It’s time. These posts are working. I feel the most Divine shift going on here, making room for what’s to come. For new life. For all parenthood will bring. For her. Even so, it’s not enough. This soul organizing has got me feeling all “ahhhh.” But it’s time to do what I really came here to do. To tell you the good stuff. The hard stuff. The part of the God story where I started losing control. The part where He really started showing off.
Have you ever had like a reeeeally good idea? I mean, we’re talking an, epic, no-one-could-ever-disagree, nothing-could-go-wrong, everyone’s-going-to-love-this kind of idea? I get these frequently. Always have. For example, when I was somewhere around 5th grade [post bowl cut and power headband, praise Jesus] I had the great idea of my family going to the beach. Convinced my parents and sister would agree and probably jump in the car immediately, I proposed my plan. Crickets… Nothing. I’m sure some kind of “maybe next year” was tossed my way for the sake of getting me to stop talking, but all in all, this plan was dying fast. But I wanted to. Like I really wanted to. It wasn’t fair. I had it all planned out. I called it in my head.
Now this is the part in the story where most kids would have pouted, maybe even thrown out a few last convincing benefits of such a lovely family vacation, but not me. No, no. I would make it happen. This was an interesting turn of events, that my parents would suddenly become so cruel and unreasonable, but it wouldn’t stop me. No way. I’d just need to go at this in a different way. That evening I got to work. With no money, no lawyer to plead my case, and no real power, I’d have to be resourceful. How could I gently persuade them to change their minds? Signs. A full-on billboard campaign! This would be perfect. An hour or so later, with shades of palm-tree green, ocean blue, and sunny yellow smeared across my little hands, I snuck around the house and made. my. case. Honestly, I don’t remember all the places I hung my sure-to-work beach advertisements, but I do remember one. For years, the sign with the simple words “Beach please?” hung on the back wall of my dad’s closet. Yes, “beach please?” If you haven’t already mentally removed that question mark and inserted a comma between those words, your mind is so pure. For the rest of you, go ahead and get those giggles out.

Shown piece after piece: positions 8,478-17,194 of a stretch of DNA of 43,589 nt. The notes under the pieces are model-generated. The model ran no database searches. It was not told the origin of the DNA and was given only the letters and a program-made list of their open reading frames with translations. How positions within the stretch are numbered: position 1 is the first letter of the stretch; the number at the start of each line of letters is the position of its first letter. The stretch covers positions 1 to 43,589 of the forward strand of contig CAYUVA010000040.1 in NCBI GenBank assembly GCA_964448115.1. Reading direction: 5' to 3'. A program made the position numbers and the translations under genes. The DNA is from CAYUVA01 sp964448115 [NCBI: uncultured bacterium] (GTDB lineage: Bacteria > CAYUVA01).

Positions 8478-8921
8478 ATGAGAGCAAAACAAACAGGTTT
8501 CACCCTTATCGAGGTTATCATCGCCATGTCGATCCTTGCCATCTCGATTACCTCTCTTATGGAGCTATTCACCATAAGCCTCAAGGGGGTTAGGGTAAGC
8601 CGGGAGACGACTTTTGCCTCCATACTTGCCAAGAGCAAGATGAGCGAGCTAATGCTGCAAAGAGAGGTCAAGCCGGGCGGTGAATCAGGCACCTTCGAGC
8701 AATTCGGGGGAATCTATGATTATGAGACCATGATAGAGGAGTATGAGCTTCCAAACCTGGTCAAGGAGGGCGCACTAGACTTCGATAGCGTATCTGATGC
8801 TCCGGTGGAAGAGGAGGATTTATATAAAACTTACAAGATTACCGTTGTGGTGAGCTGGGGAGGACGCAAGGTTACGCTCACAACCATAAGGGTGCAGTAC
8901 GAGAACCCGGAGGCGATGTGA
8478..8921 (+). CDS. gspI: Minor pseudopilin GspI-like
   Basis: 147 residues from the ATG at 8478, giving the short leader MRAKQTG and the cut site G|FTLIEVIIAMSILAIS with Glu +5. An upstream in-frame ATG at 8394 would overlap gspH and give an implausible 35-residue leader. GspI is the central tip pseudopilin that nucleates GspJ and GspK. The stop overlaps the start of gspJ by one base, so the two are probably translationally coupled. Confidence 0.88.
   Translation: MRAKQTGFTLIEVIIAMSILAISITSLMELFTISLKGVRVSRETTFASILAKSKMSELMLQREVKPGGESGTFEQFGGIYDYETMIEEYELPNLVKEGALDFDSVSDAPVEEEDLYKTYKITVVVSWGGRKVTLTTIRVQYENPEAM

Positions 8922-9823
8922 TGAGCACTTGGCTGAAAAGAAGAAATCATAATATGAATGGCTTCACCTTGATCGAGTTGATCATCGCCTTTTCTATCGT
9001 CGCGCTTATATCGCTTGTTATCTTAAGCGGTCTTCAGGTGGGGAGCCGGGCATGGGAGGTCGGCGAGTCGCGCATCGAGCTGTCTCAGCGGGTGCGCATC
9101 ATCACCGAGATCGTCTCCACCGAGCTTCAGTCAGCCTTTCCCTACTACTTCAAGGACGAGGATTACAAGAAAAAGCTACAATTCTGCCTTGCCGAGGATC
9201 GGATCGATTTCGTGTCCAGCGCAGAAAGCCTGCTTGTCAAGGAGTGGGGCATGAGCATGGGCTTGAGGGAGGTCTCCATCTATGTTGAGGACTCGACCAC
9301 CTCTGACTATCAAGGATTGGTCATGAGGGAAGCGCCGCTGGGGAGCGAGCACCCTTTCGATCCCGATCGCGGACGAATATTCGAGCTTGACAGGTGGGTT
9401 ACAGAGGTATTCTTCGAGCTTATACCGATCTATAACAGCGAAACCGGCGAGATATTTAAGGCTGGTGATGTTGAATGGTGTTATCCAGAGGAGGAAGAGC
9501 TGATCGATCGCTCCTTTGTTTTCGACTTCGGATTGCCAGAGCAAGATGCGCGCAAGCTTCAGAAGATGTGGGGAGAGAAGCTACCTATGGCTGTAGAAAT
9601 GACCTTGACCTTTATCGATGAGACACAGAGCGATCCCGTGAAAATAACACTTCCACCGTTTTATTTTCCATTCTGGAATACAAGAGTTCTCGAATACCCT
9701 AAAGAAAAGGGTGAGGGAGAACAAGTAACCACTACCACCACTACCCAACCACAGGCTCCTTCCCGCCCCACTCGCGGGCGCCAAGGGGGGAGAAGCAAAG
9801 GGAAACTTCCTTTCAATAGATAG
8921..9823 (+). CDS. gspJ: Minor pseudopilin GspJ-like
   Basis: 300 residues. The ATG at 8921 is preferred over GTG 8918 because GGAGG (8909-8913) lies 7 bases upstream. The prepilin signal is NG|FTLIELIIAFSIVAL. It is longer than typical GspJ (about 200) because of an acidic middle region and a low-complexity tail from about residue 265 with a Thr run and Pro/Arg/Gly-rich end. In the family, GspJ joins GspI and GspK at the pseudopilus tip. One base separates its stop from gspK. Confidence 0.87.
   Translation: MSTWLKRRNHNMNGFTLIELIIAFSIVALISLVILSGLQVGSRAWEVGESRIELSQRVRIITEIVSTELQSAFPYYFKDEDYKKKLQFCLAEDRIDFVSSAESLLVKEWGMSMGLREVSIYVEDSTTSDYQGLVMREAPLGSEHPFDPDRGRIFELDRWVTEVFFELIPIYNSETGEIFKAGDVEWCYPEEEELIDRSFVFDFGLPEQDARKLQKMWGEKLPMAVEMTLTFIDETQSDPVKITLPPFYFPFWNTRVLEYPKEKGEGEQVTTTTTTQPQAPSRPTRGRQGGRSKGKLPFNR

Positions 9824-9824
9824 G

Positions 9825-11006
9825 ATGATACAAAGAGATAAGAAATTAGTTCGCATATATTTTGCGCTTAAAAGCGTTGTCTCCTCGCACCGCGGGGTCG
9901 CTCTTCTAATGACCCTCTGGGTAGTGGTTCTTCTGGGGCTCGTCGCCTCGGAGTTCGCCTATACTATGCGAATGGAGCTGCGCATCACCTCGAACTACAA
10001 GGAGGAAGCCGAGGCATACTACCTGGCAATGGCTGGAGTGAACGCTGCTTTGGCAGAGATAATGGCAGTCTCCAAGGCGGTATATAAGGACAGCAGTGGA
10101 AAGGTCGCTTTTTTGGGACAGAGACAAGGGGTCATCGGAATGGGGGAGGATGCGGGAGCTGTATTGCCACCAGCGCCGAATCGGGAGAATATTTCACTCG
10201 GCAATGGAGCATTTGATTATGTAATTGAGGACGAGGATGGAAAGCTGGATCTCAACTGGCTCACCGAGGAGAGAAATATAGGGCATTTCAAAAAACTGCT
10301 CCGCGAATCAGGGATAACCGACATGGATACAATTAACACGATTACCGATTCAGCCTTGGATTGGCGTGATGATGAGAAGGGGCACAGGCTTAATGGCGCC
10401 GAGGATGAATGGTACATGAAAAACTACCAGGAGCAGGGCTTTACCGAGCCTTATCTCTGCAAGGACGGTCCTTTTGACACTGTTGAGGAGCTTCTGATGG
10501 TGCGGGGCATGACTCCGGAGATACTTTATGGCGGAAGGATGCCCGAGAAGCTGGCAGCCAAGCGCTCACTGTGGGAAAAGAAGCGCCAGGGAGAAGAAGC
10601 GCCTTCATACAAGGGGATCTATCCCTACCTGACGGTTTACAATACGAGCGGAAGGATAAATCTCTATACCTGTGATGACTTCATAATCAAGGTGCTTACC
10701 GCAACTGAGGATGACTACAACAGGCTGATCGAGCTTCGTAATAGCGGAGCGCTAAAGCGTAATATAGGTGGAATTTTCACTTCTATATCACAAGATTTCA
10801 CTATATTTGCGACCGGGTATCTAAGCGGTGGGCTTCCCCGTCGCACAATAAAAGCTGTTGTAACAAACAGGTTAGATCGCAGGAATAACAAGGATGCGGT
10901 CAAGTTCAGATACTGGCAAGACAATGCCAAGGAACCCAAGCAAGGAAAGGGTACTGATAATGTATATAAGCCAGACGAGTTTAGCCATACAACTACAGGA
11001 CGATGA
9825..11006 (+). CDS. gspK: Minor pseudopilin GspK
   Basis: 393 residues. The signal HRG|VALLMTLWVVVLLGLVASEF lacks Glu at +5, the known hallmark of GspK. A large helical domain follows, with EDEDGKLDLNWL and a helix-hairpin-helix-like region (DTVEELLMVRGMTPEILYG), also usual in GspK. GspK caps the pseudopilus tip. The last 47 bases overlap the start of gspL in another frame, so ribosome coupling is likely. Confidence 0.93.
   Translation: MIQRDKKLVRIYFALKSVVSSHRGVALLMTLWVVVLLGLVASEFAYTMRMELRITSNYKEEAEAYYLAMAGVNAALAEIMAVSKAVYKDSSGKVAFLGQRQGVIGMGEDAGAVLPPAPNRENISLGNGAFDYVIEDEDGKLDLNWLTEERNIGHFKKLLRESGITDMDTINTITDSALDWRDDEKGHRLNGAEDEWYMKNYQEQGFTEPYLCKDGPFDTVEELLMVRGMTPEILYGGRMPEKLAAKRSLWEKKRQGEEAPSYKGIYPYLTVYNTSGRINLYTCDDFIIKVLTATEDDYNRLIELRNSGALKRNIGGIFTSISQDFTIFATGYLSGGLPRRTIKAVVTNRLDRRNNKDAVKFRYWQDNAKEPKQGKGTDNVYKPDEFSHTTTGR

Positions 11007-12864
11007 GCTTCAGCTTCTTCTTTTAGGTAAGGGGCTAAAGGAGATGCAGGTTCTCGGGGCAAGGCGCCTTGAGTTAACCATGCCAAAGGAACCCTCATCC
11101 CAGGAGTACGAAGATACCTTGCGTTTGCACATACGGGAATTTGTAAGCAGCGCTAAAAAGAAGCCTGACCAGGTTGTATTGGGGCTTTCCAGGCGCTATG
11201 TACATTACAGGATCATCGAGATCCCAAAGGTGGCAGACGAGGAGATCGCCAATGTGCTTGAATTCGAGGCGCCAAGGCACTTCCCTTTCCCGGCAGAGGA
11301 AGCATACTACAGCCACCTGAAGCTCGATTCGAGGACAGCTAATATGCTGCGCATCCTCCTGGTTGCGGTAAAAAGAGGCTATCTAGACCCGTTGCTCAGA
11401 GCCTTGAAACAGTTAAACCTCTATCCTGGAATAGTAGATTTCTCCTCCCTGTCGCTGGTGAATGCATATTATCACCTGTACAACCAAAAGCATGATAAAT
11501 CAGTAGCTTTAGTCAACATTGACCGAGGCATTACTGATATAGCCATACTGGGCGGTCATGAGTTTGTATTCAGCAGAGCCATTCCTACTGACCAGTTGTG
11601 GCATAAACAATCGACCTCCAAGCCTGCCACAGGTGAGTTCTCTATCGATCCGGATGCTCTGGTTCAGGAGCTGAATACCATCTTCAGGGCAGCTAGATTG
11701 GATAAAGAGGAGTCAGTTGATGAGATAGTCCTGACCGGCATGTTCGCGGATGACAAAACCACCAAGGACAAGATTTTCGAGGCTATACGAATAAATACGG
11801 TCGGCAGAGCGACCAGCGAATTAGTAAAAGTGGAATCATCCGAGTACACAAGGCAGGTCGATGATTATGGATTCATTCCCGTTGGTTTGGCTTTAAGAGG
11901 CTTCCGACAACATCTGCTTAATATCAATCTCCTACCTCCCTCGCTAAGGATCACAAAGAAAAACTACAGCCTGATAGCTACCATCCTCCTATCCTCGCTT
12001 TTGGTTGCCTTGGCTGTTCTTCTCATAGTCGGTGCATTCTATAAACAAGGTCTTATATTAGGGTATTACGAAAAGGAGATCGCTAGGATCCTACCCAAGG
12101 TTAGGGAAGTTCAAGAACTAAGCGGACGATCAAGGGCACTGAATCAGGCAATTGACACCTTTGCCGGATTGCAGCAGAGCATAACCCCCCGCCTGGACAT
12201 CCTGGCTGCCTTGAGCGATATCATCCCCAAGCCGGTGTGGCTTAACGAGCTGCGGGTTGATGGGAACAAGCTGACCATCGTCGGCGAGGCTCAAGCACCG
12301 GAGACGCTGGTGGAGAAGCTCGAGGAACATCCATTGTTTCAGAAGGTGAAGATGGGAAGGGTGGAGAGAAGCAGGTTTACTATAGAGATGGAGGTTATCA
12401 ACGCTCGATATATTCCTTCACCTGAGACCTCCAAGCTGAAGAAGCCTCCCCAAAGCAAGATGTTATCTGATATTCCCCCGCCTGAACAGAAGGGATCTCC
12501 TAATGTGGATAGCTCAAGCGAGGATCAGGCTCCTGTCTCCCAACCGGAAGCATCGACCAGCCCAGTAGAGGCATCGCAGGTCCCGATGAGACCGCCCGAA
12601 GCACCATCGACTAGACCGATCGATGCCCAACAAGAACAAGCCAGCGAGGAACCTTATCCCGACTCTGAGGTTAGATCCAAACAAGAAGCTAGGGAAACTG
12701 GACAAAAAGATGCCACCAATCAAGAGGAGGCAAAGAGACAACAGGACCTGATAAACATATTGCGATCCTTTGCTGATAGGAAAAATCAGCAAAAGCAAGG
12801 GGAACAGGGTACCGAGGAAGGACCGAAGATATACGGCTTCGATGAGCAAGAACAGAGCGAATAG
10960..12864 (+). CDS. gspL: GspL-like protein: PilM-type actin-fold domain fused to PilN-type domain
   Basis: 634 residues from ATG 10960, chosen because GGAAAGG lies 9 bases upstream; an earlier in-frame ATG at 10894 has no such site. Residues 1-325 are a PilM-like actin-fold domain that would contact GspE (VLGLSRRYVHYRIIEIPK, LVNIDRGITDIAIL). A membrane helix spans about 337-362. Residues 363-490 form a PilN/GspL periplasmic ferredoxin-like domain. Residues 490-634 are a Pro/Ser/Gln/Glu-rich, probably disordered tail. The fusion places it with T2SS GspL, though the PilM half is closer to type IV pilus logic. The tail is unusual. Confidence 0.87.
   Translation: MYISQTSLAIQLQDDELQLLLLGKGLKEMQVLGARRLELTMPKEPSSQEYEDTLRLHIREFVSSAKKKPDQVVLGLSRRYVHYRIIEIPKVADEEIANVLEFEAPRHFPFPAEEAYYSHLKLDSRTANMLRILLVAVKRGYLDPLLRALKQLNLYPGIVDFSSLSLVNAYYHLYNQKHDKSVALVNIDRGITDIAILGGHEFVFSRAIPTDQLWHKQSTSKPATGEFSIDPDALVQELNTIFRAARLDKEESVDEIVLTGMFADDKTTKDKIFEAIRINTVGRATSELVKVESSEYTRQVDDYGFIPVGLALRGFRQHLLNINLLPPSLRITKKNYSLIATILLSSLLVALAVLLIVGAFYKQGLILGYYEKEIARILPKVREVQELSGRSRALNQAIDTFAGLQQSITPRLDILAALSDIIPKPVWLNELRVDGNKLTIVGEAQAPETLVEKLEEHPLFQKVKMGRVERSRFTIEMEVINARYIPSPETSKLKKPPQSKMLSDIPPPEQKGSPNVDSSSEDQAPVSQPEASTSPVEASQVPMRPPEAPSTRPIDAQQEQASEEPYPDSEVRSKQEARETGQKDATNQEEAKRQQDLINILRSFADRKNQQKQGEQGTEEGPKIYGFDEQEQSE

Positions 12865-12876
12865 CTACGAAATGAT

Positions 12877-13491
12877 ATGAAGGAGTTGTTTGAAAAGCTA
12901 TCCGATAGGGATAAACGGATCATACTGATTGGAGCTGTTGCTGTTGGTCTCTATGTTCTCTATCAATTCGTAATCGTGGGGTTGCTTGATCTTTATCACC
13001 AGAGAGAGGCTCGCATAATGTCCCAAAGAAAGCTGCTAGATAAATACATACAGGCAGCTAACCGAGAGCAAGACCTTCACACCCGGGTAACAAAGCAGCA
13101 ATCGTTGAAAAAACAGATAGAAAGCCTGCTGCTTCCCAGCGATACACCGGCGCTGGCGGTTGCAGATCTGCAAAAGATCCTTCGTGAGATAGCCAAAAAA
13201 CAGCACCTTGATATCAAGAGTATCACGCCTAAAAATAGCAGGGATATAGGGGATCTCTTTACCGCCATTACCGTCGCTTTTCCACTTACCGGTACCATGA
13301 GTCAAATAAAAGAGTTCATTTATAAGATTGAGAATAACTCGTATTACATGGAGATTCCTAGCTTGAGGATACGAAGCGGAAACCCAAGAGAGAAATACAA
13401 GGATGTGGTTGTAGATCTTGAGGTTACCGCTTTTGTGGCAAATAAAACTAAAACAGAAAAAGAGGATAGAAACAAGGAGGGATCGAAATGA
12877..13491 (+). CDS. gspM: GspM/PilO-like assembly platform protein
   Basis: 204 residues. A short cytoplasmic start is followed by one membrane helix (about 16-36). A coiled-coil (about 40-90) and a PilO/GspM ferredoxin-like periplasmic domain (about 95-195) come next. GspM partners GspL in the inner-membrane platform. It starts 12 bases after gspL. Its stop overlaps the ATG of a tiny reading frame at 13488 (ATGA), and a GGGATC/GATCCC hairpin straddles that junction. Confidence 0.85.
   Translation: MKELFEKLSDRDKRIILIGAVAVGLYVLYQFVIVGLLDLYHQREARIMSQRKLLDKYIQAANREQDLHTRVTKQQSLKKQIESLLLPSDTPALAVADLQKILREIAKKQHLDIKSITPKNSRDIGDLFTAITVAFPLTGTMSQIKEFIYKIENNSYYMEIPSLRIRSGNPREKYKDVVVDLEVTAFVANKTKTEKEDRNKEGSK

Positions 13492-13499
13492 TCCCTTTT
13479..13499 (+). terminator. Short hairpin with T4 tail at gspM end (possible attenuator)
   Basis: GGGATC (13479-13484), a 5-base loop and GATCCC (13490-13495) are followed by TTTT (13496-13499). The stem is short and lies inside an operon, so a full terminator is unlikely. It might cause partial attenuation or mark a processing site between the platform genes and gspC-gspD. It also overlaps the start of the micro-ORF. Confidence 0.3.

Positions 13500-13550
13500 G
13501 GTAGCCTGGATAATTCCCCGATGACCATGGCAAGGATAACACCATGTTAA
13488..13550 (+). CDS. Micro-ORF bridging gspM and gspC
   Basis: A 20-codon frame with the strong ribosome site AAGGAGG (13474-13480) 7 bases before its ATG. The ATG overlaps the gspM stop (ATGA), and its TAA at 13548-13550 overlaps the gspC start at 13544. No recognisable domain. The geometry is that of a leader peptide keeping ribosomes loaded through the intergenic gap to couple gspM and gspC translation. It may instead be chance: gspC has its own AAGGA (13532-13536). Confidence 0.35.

*hilarious addition. After I posted this, my mom sent me this picture. The sign still hangs! Beach, please!*
“Beach please.”Crooked and barely hanging on by a single piece of tape, it hung in vain. We didn’t go to the beach that year. I don’t know that we even discussed it again. I’m sure my parents had a few laughs over the whole thing. Over my “disinfranchised childhood” and over my pathetic persistence. But y’all, it didn’t work. My plan was a complete failure. All my imagining. All my knowing it would surely work out had been for nothing.
I could go on and on about the amazing, truly breath-taking travels I have been blessed to take in my years since I hung my “beach please?” sign. One of my greatest joys in life has been traveling down open roads, up mountains, and through national parks with my husband. Even those mean ole parents took me to enough beautiful beaches, historic landmarks, and across lakes and oceans to last a lifetime. But that year, my plan hadn’t worked. No matter how much I tried, it wasn’t going to happen.
Learning to accept a good “no” every now and then isn’t something many of us find fun. Some of us actually hate it a little. Especially those strong-willed, salesman, this-conversation-isn’t-over-until-I-say-so people like me. I’ve spent the better part of my life convincing friends, teachers, and now customers to see why my way really makes the most sense. I’ve literally made a career out of it. God is different though. He hasn’t seen it my way several times. To be honest, my 20s were full of alot of “no’s.” Strong “no’s.” He never even wanted to negotiate. No amount of hours spent in prayer convincing Him to “see things my way” ever seemed to matter.
Sometimes I wonder if God rolls His eyes. Ok, I do realize that sounds ridiculous and maybe even a little sacrilegious, but this is a safe space here, right? I am a major eye roller. Chad, mom, no need to nod so aggressively in agreement. You’d think I would have grown out of this by now, but I’m 30, and here we are. God says we were made alot like Him. Now I know this is minus all of the sin and everything, so if rolling your eyes is a sin then yes, God doesn’t do it. If that’s the case, I’m also in big trouble. But you see, I don’t imagine God in heaven rolling his eyes at me in disgust, maybe a little sometimes in frustration, but usually, most of the time, I imagine there’s a grin involved. A “come on, Katelyn. Could you PLEASE quit it with the ‘beach please?’ signs? I’ve GOT this. You need to chill.” Yes, God speaks to me in terms I understand.
The older I get, the strong “no’s” in life are starting to stir up in me a different sort of reaction. A more-mature, more-accepting, more-teachable me even shows up on occasion. No longer am I frantically trying to figure out my next move or tweaking my sales pitch. I’m starting to learn that my “plans” are just that. Plans. Ideas. I can’t forsee into the future and honestly, seriously, this story is the reason I don’t even WANT to try. I realize this post should be wrapping up, but it’s just starting. It’s going to start going quicker. Go grab a coffee, your phone charger, here we go.